Letters

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Peeling away more layers of the great immigration debate

Regarding the May 25 article, "Rising black-Latino clash on jobs": Unskilled jobs that were once the first employment for young blacks are now often done by legal and illegal immigrants. Labor economist Andrew Sum has reported that jobs that used to go to teens currently go to illegal aliens.

Furthermore, foreigners now fill jobs that previously paid a living wage to adult African-Americans. Janitorial work in Los Angeles was unionized and provided a decent living for mostly black workers in the 1980s. But this was turned into exploitation-level employment when thousands of immigrants were brought in to reduce wages by half.

The best thing Washington could do to benefit black Americans who have stalled at the lower end of economic progress would be to institute an immigration moratorium for a decade or so. Unfortunately, the Senate just voted for a cheap-labor amnesty bill that will bring millions of surplus workers into an already flooded low-skilled labor market. That influx will harm black workers along with everyone else - except for the employers who benefit from cheap, exploitative labor.Brenda WalkerBerkeley, Calif.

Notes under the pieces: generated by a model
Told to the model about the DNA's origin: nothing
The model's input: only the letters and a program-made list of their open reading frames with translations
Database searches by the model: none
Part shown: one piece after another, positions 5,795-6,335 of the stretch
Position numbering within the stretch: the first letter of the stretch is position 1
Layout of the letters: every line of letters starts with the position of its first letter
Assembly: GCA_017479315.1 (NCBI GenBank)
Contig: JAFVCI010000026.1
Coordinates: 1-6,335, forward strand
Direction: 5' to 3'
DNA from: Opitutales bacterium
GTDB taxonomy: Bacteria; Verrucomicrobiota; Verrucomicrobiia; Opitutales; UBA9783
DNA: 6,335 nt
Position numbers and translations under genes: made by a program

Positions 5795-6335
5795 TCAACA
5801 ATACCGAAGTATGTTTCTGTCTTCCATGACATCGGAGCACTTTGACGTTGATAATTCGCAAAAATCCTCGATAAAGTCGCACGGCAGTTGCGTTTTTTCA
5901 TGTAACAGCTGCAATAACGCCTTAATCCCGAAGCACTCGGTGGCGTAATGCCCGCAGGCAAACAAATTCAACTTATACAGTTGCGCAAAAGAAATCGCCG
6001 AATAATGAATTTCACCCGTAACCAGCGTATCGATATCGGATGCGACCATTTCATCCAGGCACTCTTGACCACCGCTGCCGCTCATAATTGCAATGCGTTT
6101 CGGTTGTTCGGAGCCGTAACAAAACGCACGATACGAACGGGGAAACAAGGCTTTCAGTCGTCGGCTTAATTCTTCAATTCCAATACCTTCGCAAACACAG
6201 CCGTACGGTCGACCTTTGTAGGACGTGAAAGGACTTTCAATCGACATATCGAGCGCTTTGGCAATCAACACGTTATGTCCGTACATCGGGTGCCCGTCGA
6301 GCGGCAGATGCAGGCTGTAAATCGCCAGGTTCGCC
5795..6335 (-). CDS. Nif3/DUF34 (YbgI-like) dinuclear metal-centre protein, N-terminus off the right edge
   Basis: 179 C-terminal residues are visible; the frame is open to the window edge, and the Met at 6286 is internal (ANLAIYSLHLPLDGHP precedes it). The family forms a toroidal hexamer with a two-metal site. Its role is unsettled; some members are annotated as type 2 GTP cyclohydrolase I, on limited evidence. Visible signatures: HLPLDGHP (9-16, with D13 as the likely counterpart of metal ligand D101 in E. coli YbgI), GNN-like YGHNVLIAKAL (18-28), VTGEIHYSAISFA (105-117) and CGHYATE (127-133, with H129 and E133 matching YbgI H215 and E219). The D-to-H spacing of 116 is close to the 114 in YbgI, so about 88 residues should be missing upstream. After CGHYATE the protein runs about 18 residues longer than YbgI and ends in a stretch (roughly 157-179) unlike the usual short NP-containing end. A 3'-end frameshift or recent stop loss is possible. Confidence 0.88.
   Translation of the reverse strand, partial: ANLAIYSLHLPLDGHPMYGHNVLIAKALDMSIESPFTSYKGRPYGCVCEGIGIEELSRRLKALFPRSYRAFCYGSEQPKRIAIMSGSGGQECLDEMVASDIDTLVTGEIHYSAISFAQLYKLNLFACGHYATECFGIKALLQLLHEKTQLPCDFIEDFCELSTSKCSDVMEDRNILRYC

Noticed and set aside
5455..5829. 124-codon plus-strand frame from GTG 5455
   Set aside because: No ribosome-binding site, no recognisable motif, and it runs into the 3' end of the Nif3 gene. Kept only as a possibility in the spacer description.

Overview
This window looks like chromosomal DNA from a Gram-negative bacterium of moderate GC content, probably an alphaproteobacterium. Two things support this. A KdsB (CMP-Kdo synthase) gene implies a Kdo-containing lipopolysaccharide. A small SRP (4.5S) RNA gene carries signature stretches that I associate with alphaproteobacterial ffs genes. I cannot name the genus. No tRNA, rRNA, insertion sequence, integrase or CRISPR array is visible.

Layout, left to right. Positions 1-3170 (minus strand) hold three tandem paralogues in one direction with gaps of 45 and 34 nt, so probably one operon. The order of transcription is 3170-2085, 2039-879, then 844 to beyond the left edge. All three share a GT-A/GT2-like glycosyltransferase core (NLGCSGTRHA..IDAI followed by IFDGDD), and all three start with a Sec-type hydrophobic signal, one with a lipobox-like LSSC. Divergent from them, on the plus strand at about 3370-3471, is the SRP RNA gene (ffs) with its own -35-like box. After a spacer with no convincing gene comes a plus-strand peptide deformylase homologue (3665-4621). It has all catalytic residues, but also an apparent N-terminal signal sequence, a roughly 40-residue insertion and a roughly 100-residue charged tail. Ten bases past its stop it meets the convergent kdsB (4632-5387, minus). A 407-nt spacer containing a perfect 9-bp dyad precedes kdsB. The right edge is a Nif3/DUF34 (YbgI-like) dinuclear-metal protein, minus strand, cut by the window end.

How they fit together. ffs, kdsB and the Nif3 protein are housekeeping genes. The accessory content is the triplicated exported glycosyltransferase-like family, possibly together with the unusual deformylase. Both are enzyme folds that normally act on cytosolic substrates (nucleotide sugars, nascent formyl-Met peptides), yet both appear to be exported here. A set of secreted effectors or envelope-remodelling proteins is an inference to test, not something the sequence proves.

Regarding the May 25 article on race and immigration: I work in the oil industry. In my experience with hiring individuals, race has not been a factor. The primary factor for not being able to hire someone is his or her inability to pass a drug test. It seems that most persons in their 20s and 30s are either using drugs, or have used drugs in the past. I have seen many try to get around drug screenings, but most users have failed the tests. If drug use does not disqualify potential hirees, the inability to communicate coherently does them in.Glen FosterFlint, Texas

In response to the May 26 article, "Immigration: now the hard part": While the Senate appears to be willing to address the issue of 11 million illegals who are in the US, it appears it is rewarding those who are here illegally. I would hope that any plan to allow "guest workers" to gain US citizenship would include a requirement that they pay taxes for at least five years before gaining citizenship. …